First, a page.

In today's market, everyone is looking for ways to reduce their elevator maintenance costs and all building managers will tell you that elevator repairs can be very costly, especially when overtime service is required. The purpose of this article is to show you a few simple things to look for when dealing with an elevator shutdown to reduce downtime and costly repairs.
Generally, most elevator shutdowns are door related. For obvious reasons, the elevator is designed not to run with the doors opened. The doors must be closed completely and locked before the elevator will move to another floor. If the doors do not lock, the elevator will not run. Some door related problems include elevator continues to open and close the doors but will not leave the floor to answer a call, elevator will not close doors at all, elevator begins to close door but will not close completely, and elevator doors appear to be closed but the elevator will not move.
As a matter of fact, using some basic observations skills, many of these problems can be remedied without the expense of calling your elevator service provider. Some safe and easy solutions for these problems are given below.
1. Check for trash or debris at the bottom of the door in the door sill. The door sill guides the bottom of the door to keep it from being pushed into the elevator shaft. Guides fit inside a groove in the sill. The clearance in these grooves is nominal and it takes very little to jam the door so that it will not close properly. And if the elevator doors do not close completely the elevator will not run.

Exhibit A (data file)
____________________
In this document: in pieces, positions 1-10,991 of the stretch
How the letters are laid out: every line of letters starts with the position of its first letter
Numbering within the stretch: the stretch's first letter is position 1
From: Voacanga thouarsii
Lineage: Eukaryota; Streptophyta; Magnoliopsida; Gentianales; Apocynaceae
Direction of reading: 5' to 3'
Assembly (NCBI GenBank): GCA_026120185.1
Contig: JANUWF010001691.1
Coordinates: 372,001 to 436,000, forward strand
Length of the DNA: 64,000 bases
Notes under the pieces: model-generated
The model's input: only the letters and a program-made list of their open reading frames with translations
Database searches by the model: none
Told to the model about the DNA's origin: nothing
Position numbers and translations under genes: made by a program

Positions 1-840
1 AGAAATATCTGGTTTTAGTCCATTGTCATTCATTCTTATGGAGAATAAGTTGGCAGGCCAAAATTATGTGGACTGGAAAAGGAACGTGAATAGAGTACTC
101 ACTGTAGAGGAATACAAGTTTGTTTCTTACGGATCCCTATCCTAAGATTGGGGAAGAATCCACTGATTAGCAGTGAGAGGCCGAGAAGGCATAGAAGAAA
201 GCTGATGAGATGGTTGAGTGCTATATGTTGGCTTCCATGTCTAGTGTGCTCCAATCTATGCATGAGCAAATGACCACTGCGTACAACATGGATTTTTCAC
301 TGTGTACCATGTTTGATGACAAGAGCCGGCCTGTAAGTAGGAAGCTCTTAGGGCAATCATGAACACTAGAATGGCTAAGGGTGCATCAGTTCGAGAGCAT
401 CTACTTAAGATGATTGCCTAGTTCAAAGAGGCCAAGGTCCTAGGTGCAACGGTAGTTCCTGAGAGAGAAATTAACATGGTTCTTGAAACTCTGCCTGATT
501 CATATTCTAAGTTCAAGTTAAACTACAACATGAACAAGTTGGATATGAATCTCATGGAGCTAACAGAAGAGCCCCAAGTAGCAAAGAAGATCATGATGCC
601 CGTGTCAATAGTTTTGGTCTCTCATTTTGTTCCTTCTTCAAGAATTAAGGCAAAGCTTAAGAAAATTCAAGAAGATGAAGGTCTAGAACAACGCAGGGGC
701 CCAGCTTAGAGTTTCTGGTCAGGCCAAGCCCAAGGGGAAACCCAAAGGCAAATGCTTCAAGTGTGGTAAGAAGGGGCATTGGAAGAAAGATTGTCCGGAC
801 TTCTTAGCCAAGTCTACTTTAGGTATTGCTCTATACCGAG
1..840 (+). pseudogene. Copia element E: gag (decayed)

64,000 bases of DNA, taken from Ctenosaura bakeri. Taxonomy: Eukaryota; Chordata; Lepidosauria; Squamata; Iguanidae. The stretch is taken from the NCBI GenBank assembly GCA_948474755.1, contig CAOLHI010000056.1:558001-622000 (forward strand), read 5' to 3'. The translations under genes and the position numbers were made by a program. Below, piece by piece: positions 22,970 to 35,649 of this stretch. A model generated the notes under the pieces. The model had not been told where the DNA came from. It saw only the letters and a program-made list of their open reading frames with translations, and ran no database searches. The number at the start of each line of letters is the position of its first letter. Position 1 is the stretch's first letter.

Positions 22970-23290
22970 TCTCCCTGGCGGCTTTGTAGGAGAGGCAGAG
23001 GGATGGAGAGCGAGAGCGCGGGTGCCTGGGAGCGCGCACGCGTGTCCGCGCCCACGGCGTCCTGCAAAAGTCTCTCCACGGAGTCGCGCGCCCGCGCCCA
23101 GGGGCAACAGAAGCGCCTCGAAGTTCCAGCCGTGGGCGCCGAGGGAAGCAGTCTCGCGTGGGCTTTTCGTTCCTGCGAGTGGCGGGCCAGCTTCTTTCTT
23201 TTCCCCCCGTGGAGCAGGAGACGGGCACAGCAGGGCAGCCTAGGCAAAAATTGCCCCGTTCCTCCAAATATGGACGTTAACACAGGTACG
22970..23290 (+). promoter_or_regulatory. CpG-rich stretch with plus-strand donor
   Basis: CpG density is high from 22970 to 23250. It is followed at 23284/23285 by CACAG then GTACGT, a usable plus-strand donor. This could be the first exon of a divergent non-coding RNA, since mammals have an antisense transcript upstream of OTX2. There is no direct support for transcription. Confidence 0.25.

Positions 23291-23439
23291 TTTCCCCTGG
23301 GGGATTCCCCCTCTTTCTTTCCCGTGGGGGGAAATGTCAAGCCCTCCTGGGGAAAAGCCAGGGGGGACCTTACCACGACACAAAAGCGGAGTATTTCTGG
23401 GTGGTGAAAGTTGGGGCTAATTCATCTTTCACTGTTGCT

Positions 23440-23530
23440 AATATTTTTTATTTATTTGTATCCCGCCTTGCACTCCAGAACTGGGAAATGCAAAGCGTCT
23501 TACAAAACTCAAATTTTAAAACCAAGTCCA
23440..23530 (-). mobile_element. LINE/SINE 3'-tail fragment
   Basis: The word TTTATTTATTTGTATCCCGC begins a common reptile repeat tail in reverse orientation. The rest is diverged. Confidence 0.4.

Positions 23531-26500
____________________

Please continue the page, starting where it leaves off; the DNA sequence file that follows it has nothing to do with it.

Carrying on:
2. Check the door reopening device. All elevators have devices that detect if an object is in the door to keep the door from closing on a passenger. Some of these are mechanical, some are electronic with infrared beams, and some have a combination of both. The mechanical door detectors can get stuck in the retracted position causing the elevator to believe that someone or something is obstructing the door. The infrared detector lenses will get dirty not allowing the receiving unit to see the infrared beam. Be sure the detector lenses are clean and free of dirt. Both of these will cause the doors not to close or sound an alarm and close at a reduced speed, depending on the code restrictions in your area.
3. Check for stuck push buttons. Many times the elevator doors are not the problem at all. If a push button on the car or in the hall is stuck, the elevator will remain on that floor with the doors open. For example, if the door open button is stuck, the elevator will hold the doors open. If the 2nd floor button is stuck, the elevator will go to the 2nd floor and remain there with the door open. Many times you will be able to get the button unstuck by simply pushing it a few times. This is only a temporary fix. If this occurs, the button usually needs replacing and a technician should be called.
Doing the above simple things will help building managers reduce billable repairs, as well as, elevator down time. However, remember never attempting to gain access to the top of the elevator or open the elevator doors manually. This requires proper training. Elevators are electrical and mechanical devices. Great care should be taken when dealing with such devices.More information, please visit: http://www.sumelevator.com